The mood's quickly set with the arrival of a creepy old woman claiming to be a social worker and Simon's tales of his invisible new playmates and their games of hide and seek. The chills set in with a vengeance when, on open day, Simon, who's now learned the truth about himself, disappears and Laura has an encounter with a young boy wearing a bag over his head.
As weeks pass and the police can find no trace of Simon, much to her husband's scepticism, an increasingly unstable Laura brings in a medium (Geraldine Chaplin) whose commentary as she wanders around in a spirit-trance lowers the temperature even further.
Taking his cue from Henry James, Bayona keeps things deliberately ambiguous so you're never quite certain how much is 'real' and how much the product of Laura's state of mind. Cranking up themes of maternal love, guilt and redemption, there's some very specific references to Peter Pan, Wendy and The Lost Boys as the orphanage's dark secrets are gradually revealed and the film builds to its both frightening yet profoundly moving denouement. See it before the blundering Hollywood remake.
STEP UP 2: THE STREETS * *
Cert PG, 97 mins
Troubled street dance kid goes to elite dance school where they become romantically involved with classically trained dancer with whom they pair up, bringing confrontation with their old life but also leading to a spectacular routine that tears down prejudices.
Sound familiar? That's because it was the plot to the original and unexpectedly good Step Up. Now it's recycled, virtually note for note, for the sequel, merely switching the gender roles around.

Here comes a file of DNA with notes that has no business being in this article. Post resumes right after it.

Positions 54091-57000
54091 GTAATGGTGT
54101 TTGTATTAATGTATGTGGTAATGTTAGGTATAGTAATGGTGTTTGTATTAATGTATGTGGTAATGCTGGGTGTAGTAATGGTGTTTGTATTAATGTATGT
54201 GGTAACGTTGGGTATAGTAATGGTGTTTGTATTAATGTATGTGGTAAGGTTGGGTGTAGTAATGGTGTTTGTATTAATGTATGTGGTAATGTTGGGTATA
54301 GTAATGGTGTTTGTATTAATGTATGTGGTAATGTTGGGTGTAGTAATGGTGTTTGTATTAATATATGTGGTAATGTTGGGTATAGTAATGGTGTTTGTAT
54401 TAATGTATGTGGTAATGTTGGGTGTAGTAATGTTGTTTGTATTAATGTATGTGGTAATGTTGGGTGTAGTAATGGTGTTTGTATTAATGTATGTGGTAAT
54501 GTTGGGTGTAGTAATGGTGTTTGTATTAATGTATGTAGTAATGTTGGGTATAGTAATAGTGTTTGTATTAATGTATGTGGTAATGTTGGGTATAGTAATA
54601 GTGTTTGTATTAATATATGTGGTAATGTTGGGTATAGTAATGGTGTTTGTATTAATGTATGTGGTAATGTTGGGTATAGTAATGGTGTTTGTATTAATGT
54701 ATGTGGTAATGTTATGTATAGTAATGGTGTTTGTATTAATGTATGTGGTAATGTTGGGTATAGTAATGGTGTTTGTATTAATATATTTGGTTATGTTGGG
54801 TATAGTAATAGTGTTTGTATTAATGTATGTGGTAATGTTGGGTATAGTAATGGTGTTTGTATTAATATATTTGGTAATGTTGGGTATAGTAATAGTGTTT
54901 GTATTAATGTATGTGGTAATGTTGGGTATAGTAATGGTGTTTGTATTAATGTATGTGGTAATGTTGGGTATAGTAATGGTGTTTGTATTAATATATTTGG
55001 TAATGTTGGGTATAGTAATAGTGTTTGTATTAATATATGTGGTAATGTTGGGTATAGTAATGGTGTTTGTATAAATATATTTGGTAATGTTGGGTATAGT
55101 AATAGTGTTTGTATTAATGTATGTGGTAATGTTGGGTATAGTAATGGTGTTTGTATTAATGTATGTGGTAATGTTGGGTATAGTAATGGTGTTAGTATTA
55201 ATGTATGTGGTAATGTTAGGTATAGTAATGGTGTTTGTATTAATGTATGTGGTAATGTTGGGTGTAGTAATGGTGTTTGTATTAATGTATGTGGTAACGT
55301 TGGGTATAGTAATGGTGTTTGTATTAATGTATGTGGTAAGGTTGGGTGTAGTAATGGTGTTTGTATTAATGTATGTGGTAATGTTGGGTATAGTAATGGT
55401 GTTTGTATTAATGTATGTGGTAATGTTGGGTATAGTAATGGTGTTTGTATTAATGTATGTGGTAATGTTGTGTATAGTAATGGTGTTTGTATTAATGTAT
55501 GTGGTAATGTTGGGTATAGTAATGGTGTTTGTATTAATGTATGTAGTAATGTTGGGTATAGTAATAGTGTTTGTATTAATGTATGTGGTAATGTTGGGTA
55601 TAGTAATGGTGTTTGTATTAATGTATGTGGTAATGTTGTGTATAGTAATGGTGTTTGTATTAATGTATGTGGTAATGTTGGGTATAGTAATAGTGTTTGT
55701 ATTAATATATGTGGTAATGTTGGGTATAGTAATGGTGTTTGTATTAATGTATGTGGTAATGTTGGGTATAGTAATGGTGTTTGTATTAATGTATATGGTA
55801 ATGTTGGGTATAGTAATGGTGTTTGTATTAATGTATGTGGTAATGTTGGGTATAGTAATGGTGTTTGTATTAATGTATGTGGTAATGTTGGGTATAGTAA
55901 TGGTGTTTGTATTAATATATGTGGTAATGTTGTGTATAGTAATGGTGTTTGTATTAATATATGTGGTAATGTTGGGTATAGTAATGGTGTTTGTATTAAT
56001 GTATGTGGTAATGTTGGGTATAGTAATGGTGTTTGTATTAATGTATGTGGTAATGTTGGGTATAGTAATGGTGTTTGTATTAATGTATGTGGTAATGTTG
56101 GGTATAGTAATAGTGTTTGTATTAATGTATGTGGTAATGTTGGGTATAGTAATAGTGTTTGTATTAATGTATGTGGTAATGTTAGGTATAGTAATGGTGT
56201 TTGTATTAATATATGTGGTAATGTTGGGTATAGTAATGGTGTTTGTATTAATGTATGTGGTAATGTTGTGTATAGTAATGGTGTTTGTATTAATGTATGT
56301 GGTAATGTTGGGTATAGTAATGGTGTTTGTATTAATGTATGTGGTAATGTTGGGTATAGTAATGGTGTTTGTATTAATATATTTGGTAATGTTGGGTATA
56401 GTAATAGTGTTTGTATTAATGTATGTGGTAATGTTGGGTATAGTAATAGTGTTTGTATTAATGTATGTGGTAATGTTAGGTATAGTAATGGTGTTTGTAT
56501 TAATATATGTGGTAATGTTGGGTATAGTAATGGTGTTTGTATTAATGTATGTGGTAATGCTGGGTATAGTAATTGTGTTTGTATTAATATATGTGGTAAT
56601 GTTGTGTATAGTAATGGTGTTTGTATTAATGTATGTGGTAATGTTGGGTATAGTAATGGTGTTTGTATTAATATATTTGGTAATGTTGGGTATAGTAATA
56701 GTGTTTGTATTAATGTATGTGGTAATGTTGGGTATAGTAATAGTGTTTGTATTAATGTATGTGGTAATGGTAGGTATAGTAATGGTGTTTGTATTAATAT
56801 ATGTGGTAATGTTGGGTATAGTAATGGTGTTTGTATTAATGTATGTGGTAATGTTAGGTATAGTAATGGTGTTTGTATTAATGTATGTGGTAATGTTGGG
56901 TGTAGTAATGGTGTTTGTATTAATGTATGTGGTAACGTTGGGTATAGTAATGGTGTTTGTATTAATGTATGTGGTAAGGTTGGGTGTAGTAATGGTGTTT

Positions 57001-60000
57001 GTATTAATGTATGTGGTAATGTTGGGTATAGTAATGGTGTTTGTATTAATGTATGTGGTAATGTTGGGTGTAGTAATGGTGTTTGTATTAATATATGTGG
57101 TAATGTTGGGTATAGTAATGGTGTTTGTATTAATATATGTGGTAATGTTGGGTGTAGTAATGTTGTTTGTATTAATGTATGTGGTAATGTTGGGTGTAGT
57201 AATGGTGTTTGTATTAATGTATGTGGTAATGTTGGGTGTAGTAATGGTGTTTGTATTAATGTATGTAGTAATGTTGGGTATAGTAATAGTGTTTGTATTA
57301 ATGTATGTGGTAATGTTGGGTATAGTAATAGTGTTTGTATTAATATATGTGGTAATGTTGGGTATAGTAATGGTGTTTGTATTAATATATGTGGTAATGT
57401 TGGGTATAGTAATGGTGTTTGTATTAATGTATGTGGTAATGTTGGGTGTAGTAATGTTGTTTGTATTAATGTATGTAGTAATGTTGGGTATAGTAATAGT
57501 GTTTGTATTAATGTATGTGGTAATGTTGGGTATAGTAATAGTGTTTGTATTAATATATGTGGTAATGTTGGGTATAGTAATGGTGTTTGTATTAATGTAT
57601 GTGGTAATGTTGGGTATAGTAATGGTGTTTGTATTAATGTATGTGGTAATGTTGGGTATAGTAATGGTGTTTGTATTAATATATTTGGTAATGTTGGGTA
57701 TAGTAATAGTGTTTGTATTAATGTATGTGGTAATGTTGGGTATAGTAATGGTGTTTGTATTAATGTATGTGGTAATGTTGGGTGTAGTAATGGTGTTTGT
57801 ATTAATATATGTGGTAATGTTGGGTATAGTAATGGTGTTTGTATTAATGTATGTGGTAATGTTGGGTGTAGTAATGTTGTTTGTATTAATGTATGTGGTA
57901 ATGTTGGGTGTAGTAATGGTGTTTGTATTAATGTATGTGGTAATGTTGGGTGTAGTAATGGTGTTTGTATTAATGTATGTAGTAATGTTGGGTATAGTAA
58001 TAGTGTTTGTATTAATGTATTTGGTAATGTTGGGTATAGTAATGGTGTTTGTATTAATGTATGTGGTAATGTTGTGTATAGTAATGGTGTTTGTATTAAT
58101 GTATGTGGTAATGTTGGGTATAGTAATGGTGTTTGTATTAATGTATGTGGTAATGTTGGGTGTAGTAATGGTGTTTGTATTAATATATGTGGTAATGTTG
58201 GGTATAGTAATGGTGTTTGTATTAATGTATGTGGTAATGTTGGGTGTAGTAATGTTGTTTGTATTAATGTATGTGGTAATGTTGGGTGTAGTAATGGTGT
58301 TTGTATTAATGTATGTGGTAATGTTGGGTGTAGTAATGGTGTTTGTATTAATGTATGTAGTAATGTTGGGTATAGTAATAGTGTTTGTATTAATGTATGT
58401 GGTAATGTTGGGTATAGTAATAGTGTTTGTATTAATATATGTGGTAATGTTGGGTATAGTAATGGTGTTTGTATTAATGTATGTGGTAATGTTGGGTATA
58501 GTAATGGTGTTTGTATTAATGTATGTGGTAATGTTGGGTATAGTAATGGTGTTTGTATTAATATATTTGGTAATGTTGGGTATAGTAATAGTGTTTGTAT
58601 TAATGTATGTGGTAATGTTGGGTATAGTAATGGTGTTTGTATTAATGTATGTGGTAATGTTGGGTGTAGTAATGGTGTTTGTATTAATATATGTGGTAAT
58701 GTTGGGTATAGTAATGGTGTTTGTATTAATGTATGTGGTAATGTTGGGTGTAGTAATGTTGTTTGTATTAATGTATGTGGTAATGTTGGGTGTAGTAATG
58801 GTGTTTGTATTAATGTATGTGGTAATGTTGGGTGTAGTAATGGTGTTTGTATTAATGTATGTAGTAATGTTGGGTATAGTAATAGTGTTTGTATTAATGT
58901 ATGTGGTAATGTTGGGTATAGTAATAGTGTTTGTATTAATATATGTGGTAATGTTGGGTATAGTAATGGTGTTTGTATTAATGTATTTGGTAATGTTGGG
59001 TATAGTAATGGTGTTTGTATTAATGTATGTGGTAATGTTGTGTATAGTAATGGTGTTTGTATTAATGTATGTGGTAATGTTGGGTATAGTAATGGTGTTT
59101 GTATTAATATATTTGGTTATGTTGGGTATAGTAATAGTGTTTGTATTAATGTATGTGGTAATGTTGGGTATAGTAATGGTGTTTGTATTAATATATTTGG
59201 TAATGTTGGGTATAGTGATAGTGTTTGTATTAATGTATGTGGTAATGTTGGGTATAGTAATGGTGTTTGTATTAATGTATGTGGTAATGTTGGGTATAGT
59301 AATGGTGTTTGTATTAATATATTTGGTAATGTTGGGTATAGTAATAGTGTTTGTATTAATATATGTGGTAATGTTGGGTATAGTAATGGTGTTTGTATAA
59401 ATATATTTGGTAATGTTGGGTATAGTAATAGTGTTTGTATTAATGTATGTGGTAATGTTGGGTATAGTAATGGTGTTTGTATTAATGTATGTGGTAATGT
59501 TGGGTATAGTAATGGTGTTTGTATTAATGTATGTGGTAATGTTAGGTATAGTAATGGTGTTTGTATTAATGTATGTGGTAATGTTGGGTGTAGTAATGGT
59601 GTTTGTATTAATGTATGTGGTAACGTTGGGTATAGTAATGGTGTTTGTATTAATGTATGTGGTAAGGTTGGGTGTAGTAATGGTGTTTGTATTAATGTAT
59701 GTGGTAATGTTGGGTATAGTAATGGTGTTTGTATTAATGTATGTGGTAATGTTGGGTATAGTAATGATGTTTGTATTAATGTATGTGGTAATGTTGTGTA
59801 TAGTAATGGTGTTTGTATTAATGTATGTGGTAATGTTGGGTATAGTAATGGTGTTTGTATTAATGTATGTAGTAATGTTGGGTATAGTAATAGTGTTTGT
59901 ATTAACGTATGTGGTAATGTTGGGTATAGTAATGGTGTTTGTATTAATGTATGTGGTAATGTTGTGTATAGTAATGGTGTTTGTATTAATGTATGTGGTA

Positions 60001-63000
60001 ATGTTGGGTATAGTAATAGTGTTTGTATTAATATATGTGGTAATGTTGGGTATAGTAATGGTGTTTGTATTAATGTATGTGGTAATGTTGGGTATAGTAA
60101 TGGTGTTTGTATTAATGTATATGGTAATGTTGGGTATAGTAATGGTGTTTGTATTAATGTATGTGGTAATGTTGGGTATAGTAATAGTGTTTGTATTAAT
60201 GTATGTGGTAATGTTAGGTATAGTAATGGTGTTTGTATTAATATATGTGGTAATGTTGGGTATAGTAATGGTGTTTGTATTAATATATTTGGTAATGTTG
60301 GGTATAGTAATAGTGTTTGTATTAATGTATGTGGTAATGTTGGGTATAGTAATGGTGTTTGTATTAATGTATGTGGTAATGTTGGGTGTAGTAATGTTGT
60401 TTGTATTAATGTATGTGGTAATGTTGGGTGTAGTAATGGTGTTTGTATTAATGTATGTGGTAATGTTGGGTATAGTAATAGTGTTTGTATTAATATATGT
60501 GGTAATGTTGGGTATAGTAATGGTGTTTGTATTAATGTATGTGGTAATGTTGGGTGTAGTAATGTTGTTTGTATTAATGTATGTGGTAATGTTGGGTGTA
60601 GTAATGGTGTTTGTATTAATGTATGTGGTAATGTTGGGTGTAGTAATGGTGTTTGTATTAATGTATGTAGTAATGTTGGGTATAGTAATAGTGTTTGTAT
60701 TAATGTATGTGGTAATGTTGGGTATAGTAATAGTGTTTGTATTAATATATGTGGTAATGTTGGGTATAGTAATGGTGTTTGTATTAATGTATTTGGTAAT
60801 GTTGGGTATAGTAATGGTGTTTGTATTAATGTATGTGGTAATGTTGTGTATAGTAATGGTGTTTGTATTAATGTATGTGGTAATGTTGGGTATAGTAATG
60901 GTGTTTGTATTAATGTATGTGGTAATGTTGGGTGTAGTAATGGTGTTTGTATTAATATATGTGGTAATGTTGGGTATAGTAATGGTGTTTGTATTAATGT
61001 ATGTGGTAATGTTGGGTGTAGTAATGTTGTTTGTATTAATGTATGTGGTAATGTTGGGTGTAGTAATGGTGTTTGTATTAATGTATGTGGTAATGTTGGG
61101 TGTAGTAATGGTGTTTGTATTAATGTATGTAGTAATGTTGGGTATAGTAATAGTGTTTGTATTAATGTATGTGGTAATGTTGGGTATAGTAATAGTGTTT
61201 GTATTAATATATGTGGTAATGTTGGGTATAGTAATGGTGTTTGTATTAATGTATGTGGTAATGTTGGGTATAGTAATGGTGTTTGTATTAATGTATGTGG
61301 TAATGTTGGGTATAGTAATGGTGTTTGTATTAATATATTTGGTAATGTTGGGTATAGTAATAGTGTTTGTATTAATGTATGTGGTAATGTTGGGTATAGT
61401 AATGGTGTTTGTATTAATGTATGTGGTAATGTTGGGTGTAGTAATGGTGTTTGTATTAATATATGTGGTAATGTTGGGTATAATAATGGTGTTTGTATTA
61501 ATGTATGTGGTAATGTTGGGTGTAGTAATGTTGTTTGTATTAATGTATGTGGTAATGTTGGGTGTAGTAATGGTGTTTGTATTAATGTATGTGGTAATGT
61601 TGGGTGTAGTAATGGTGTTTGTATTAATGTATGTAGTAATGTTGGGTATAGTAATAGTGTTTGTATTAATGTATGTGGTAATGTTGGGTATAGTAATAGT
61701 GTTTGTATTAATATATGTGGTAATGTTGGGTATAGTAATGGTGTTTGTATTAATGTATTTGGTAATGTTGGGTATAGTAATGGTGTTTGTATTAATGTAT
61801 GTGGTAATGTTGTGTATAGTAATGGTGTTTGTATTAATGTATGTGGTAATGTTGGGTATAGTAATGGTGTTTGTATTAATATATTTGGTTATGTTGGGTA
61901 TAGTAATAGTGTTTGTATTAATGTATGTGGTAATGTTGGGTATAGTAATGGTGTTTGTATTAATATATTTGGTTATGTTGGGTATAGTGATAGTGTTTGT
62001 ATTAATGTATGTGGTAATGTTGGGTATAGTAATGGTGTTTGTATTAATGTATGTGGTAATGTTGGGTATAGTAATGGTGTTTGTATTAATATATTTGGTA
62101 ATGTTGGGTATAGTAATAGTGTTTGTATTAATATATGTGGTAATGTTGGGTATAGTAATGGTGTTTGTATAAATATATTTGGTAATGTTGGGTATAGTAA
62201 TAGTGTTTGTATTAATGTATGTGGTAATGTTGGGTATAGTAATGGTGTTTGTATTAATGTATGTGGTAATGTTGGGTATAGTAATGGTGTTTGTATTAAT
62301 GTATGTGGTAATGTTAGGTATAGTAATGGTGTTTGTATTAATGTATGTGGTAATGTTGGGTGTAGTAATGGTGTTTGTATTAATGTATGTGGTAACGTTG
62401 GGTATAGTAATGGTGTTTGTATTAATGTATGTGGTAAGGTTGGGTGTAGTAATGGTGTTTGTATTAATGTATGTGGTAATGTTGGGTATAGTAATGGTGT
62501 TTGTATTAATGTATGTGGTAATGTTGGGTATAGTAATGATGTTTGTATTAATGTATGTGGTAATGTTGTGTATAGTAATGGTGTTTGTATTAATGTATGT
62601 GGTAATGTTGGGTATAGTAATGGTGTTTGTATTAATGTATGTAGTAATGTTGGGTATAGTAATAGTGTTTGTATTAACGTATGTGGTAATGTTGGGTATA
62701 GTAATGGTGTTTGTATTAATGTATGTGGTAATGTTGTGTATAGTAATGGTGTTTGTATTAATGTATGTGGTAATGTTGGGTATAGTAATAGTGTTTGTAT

Troubled kid is now Andie (Briana Evigan), a member of a street dance gang, who (guided by a role-reprising cameo from Channing Tatum) agrees to attend the Maryland School of the Arts rather than ship out to relatives in Texas.
In the blue corner, there's Chase (Robert Hoffman), overshadowed younger brother of Blake (Will Kemp), the sniffy uptight school director who looks down his nose at Andie's street dance moves.
Throw in a clash with her old crew, a bunch of fellow hot-footed school misfits, and the impending annual Streets dance contest and you can pretty much guess the rest.
Devoid of inspiration and imagination, it simply plods from cliche A to cliche B and, save for the rain-soaked dance battle finalé, doesn't even have any especially dazzling choreography. Dimly lit, ineptly directed, poorly written and drearily acted, it positively makes you yearn for High School Musical 3.
MEET THE SPARTANS *
Cert 12A, 83 mins
Did you see Date Movie? Did you see Epic Movie? If you thought they were funny, you'll be rolling in the aisles at this equally witless scene-by-scene parody of 300.
Aside from incessantly sending up the original's homoeroticism, like the party bore who insists on telling the same joke over and over, whenever it thinks it's stumbled on something amusing, it repeats it ad infinitum.
I swear the scene when Leonidas (Sean Maguire) pushes people into the pit lasted half the entire movie. And yes, there's the Spartans skipping along to I Will Survive. Twice.
Populated by such will-work-for-food names as Carmen Electra and Kevin Sorbo, like its predecessors it also throws in random, equally mirthless references to other movies and pop-culture figures. There's a bit of Bond, some Spider-Man 3, Happy Feet, Shrek, American Idol, Rambo and passé digs at Britney, Hilton and Lohan featuring some the world's worst non-lookalikes.
And, to add insult to injury, the directors frequently insist on explaining the gag, suggesting they think their audiences are all morons.
Cheap, crude and witless. It'll doubtless take a fortune.